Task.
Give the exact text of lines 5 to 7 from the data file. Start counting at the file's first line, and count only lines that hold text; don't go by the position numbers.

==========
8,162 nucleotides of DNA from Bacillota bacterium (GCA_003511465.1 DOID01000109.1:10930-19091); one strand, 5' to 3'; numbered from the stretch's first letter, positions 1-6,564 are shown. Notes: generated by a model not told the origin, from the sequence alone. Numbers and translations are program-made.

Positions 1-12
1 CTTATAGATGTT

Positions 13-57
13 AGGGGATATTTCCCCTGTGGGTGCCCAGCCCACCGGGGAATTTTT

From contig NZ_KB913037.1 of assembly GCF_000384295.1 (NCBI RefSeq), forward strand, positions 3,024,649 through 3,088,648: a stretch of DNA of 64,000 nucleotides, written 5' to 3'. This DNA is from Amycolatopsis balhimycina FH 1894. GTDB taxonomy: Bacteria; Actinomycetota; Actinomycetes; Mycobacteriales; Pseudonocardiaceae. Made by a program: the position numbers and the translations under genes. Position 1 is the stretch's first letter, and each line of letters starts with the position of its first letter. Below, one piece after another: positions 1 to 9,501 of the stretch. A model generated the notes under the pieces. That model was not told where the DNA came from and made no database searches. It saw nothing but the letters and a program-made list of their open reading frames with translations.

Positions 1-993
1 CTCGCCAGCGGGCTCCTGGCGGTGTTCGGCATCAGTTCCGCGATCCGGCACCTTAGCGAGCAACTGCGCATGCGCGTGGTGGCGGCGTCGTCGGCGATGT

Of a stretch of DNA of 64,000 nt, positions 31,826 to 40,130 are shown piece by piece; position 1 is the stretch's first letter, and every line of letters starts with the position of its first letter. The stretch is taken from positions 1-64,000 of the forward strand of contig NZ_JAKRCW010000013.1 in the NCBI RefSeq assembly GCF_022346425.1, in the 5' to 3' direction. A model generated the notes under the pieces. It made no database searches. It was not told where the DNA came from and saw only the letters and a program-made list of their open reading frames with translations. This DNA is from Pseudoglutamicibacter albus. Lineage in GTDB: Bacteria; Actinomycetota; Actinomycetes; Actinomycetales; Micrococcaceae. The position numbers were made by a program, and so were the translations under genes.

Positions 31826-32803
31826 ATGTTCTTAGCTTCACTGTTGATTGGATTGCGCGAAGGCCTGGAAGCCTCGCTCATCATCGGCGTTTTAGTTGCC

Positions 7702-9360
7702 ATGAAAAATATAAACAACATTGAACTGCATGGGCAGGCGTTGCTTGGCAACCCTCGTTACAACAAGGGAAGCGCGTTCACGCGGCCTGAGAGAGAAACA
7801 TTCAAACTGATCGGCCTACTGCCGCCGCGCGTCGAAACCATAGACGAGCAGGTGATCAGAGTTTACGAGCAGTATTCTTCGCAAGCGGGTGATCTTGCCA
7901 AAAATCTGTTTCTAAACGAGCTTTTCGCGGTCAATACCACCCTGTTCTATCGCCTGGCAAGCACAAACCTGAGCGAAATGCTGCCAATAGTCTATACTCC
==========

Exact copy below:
13 AGGGGATATTTCCCCTGTGGGTGCCCAGCCCACCGGGGAATTTTT

From contig NZ_KB913037.1 of assembly GCF_000384295.1 (NCBI RefSeq), forward strand, positions 3,024,649 through 3,088,648: a stretch of DNA of 64,000 nucleotides, written 5' to 3'. This DNA is from Amycolatopsis balhimycina FH 1894. GTDB taxonomy: Bacteria; Actinomycetota; Actinomycetes; Mycobacteriales; Pseudonocardiaceae. Made by a program: the position numbers and the translations under genes. Position 1 is the stretch's first letter, and each line of letters starts with the position of its first letter. Below, one piece after another: positions 1 to 9,501 of the stretch. A model generated the notes under the pieces. That model was not told where the DNA came from and made no database searches. It saw nothing but the letters and a program-made list of their open reading frames with translations.

Positions 1-993